Rainier Beach High School is proud enough of its rising standardized test scores and other improvements to create T-shirts in the school’s Crayola orange-and-blue colors with the message: “Our Future’s Trending Up.” On Saturday, we’re publishing an editorial notebook that captures some of the exciting changes at Rainier Beach, including the first year of its rigorous International Baccalaureate program.
More Rainier Beach students are doing better and passing the reading, writing and mathematics sections of the state test. Enrollment is up above 500, crucial for a school criticized for attracting too few students. Nearly all of the teachers have been trained in the IB method. All students are required to take at least one IB course.The higher level of teaching and learning is paying off. Juniors in Adam Christopulos’ IB math class are preparing for college by tackling algebra, trigonometry and calculus. When I sat in on Colin Pierce’s IB Language Arts and Literature class, students were poring over a famous photograph, “Falling Man,” to see how they’d describe the horrific image from September 11, 2001 to a blind person. Two football players relaxed on the couch and talked about a related poem by a Polish Nobel Laureate.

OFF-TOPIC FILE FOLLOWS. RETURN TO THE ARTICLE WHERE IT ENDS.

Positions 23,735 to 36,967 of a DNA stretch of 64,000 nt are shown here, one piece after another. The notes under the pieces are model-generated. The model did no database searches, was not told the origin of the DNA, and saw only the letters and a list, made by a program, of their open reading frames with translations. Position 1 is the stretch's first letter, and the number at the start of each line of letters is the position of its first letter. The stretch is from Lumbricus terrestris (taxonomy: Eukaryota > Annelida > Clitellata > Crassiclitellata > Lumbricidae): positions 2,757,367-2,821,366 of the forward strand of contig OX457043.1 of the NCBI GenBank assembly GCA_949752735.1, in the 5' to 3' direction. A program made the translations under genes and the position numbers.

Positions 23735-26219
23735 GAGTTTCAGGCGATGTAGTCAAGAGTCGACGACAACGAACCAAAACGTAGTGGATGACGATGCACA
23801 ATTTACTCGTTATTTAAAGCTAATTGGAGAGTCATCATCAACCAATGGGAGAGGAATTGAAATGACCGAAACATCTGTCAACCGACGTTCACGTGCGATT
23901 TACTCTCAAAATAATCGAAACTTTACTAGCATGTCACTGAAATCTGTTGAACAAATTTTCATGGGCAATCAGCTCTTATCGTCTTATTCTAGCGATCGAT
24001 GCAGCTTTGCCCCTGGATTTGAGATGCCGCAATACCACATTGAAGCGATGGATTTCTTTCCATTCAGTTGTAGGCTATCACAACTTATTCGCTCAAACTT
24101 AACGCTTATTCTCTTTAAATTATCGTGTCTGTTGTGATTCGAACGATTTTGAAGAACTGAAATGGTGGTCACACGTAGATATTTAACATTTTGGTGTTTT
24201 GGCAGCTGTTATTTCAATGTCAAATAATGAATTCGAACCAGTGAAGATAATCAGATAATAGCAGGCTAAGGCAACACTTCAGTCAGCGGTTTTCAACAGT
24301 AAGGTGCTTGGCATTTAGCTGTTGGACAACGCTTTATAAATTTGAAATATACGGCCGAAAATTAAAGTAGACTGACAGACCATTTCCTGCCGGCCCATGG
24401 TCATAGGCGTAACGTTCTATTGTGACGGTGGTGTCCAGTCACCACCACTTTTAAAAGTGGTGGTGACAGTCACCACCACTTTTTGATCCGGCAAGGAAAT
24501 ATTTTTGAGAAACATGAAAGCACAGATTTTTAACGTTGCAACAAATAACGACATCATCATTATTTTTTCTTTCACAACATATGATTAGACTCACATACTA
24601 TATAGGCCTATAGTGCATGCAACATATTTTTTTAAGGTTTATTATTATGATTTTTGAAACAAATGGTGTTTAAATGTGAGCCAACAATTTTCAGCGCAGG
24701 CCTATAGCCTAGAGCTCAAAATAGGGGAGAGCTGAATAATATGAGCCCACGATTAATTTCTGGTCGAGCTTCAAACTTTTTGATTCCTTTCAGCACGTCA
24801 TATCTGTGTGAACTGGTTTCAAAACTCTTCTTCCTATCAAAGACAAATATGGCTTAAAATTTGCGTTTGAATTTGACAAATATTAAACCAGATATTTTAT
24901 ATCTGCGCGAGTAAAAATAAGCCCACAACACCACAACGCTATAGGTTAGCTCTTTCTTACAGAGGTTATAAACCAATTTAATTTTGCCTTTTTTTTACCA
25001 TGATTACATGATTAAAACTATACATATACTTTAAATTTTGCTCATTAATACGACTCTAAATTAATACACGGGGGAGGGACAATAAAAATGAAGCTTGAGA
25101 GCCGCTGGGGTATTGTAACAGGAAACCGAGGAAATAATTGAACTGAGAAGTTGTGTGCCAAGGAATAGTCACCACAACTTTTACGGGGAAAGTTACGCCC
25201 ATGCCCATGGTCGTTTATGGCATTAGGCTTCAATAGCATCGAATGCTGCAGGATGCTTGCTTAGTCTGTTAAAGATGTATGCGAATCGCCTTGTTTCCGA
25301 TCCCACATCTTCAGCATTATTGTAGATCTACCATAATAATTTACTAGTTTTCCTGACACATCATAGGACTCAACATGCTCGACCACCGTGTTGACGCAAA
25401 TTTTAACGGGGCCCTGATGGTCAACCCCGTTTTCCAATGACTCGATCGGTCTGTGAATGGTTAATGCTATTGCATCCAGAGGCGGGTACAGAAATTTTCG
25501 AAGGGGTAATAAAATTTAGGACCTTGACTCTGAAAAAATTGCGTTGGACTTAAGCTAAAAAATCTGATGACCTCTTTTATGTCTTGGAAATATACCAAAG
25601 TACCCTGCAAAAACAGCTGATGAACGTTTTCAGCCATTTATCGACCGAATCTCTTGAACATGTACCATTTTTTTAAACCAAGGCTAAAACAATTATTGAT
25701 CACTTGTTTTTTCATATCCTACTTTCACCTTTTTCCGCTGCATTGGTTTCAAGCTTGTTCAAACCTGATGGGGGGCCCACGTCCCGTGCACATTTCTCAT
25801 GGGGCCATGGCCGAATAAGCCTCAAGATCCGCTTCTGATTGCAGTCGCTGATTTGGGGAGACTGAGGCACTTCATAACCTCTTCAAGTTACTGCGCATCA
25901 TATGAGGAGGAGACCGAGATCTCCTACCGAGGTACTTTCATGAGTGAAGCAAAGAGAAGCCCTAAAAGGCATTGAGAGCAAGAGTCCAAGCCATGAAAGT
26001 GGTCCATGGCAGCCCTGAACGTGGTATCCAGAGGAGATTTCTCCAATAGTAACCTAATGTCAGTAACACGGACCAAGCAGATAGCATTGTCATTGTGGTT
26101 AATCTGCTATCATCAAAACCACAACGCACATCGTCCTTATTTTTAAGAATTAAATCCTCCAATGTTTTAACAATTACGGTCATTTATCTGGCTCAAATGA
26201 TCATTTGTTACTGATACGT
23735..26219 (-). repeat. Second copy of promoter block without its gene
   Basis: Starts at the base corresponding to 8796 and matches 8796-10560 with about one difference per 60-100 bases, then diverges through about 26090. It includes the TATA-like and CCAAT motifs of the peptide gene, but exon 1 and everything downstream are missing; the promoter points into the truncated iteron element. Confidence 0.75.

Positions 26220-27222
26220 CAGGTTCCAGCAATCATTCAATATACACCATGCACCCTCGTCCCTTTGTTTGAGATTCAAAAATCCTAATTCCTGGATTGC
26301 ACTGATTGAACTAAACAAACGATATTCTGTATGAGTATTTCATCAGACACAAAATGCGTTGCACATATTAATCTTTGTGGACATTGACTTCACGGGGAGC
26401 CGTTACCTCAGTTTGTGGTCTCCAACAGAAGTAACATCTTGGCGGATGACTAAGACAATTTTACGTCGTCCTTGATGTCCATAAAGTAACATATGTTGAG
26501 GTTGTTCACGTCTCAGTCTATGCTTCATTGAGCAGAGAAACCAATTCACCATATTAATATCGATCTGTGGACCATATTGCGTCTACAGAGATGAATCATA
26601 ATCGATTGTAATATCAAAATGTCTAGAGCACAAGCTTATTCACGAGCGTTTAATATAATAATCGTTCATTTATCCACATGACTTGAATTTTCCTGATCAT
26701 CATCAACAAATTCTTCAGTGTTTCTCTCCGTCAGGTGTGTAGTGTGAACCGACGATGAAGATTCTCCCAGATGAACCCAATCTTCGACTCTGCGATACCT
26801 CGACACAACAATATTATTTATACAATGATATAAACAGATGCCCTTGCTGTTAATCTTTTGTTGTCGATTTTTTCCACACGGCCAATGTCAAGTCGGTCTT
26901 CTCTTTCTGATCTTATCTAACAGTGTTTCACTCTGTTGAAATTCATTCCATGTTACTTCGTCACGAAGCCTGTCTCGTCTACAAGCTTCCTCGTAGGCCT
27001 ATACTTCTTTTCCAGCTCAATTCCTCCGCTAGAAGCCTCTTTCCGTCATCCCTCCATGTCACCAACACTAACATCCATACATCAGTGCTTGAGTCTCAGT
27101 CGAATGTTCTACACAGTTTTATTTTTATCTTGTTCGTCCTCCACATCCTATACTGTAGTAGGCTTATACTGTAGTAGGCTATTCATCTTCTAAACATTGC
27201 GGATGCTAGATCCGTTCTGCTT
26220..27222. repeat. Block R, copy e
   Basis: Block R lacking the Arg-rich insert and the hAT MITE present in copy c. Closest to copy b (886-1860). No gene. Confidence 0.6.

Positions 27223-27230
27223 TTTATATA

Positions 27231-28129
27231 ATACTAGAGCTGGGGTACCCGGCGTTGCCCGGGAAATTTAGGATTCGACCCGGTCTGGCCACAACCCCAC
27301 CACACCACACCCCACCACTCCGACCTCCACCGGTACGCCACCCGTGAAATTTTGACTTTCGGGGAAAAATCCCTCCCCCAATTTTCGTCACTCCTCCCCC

This is the new Beach. One would have to recall where the school once was to appreciate where it is now. Rainier Beach’s troubled leadership and scarce resources were documented in my more than decade-old Times story about a student at the Bush School pondering a transfer to Rainier Beach and in another Times story I wrote about the Cunningham family who sold their Seward Park house to avoid their daughter attending Rainier Beach.
So when a recent Times story noted Rainier Beach’s impressive jump in test scores at a time when the trend statewide was flat, I called the PTSA president Rita Green. IB has been a positive influence on the school, but so has the PTSA, an organization unapologetically lobbying lawmakers and local education groups for assistance. It has paid off. Last year, the Legislature gave Rainier Beach $1 million to help its improvement efforts. The White House called the PTSA one of the nation’s 12 “Champions for Change.” Their new motto: “Not your Mother’s PTSA” fits to a T.
Scroll down to see some photos from my visit to Rainier Beach, located at the southern edge of Lake Washington in south Seattle. I sat in on classes, talked to teachers and students and had a great time. Enjoy.